Failure of Trailer Kingpins Caused by Overheating During Forging
To forged AISI 4140 steel trailer kingpins fractured after 4 to 6 months of service. Fractographic and metallographic examination revealed that cracks were present in the spool-flange shoulder region of the defective kingpins prior to installation on the trailers. The cracks grew and coalesced during service. Consideration of the manufacturing process suggested that the cracks were the result of overheating of the kingpin blanks prior to forging, which was exacerbated during forging by deformation heating in the highly-strained region. This view was supported by results of two types of tensile tests conducted near the incipient melting temperature at the grain boundaries. All kingpins made by the supplier of the fractured ones were ultrasonically inspected and six more anticipated to fail were found. It was recommended that the heating of forging blanks be more carefully controlled, especially with respect to the accuracy of the optical pyrometer temperature readout. Also, procedures must be developed such that forging blanks that trigger the over-temperature alarm are reliably and permanently removed from the production line.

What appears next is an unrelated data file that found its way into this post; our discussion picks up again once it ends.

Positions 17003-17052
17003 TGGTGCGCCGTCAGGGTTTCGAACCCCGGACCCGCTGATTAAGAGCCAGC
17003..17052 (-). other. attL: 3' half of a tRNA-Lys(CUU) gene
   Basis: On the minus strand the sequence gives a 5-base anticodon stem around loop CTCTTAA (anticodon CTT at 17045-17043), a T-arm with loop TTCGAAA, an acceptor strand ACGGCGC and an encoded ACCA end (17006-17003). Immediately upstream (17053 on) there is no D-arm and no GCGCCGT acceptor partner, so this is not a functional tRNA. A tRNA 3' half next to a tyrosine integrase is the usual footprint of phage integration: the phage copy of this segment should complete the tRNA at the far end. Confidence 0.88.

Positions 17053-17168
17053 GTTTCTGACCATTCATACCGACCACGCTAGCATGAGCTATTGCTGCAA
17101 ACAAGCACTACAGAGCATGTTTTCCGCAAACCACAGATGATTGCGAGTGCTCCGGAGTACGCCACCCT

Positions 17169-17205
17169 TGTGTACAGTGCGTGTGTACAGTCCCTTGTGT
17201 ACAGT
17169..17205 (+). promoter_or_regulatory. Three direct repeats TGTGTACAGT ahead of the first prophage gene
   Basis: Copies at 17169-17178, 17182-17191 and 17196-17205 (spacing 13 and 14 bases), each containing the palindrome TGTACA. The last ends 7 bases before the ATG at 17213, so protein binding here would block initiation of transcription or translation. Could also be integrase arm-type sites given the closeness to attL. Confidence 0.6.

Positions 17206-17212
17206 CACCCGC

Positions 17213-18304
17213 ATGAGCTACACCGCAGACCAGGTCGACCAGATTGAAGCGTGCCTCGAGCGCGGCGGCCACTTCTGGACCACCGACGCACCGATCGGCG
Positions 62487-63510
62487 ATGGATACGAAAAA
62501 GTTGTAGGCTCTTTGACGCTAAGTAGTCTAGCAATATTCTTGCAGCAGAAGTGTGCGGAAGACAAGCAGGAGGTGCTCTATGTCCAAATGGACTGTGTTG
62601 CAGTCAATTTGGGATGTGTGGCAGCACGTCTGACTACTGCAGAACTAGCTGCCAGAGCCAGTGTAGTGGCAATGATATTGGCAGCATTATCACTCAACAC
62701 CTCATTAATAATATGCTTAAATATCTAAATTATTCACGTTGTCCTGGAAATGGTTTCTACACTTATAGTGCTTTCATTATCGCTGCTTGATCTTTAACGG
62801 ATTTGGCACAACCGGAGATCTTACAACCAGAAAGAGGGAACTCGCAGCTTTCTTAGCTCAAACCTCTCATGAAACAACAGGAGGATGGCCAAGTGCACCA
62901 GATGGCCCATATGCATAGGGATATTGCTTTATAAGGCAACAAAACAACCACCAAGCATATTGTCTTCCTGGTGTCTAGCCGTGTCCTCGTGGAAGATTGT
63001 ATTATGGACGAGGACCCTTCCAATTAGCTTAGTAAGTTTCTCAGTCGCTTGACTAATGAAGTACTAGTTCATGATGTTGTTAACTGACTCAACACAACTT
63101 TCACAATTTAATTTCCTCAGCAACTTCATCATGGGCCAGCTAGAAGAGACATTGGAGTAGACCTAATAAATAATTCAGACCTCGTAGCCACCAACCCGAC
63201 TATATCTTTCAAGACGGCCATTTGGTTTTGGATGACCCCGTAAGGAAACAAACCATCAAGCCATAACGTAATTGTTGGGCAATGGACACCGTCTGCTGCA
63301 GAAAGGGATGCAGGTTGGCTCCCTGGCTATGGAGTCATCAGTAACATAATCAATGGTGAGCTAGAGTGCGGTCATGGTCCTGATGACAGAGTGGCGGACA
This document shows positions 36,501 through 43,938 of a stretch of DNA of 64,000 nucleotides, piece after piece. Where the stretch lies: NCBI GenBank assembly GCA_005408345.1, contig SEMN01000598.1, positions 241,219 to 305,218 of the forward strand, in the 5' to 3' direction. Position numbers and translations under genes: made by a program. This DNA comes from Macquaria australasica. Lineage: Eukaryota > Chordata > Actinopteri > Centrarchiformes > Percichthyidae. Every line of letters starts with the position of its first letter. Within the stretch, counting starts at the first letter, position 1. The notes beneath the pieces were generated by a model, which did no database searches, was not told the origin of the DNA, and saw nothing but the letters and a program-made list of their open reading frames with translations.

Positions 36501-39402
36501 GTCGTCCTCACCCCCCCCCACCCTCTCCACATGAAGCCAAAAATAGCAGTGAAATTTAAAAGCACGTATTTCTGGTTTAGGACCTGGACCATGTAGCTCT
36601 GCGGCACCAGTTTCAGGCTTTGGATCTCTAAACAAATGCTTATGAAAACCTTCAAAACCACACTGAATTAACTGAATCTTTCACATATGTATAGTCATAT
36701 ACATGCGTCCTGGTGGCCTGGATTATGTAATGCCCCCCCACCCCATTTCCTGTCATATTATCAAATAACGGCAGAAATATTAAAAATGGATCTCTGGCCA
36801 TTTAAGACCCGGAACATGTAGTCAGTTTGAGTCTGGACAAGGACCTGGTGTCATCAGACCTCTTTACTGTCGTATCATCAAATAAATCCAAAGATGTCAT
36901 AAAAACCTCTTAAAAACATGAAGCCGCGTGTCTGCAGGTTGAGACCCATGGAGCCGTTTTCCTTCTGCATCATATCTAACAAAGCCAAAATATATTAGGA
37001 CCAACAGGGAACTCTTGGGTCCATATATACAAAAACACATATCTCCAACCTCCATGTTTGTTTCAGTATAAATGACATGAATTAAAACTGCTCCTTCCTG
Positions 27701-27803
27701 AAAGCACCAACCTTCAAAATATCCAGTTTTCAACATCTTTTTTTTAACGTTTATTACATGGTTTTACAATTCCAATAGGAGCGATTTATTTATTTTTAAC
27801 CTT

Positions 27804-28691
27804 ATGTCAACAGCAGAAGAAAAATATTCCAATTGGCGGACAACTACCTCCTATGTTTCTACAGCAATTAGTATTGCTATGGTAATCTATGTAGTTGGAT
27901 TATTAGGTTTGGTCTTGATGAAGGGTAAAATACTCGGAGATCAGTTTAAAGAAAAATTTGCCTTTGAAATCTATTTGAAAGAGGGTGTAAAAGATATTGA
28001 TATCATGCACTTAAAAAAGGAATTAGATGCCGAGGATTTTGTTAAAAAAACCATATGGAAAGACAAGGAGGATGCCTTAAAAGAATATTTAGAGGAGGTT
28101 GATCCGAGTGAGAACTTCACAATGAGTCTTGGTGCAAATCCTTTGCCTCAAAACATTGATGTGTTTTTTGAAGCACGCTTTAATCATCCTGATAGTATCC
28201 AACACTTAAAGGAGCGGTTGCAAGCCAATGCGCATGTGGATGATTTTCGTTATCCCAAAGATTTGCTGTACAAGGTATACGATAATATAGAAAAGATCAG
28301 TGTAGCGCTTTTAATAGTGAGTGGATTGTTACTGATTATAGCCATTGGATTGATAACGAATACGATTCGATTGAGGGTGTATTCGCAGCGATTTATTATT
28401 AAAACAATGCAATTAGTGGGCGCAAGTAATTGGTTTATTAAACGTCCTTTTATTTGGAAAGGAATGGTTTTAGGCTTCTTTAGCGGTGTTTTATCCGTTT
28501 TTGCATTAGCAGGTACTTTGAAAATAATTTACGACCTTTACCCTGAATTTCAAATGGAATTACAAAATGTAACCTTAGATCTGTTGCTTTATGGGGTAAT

T.M. Maccagno, J.J. Jonas, S. Yue, J.G. Thompson, Failure of Trailer Kingpins Caused by Overheating During Forging, Handbook of Case Histories in Failure Analysis, Vol 2, Edited By Khlefa A. Esaklul, ASM International, 1993, p 53–57, https://doi.org/10.31399/asm.fach.v02.c9001302
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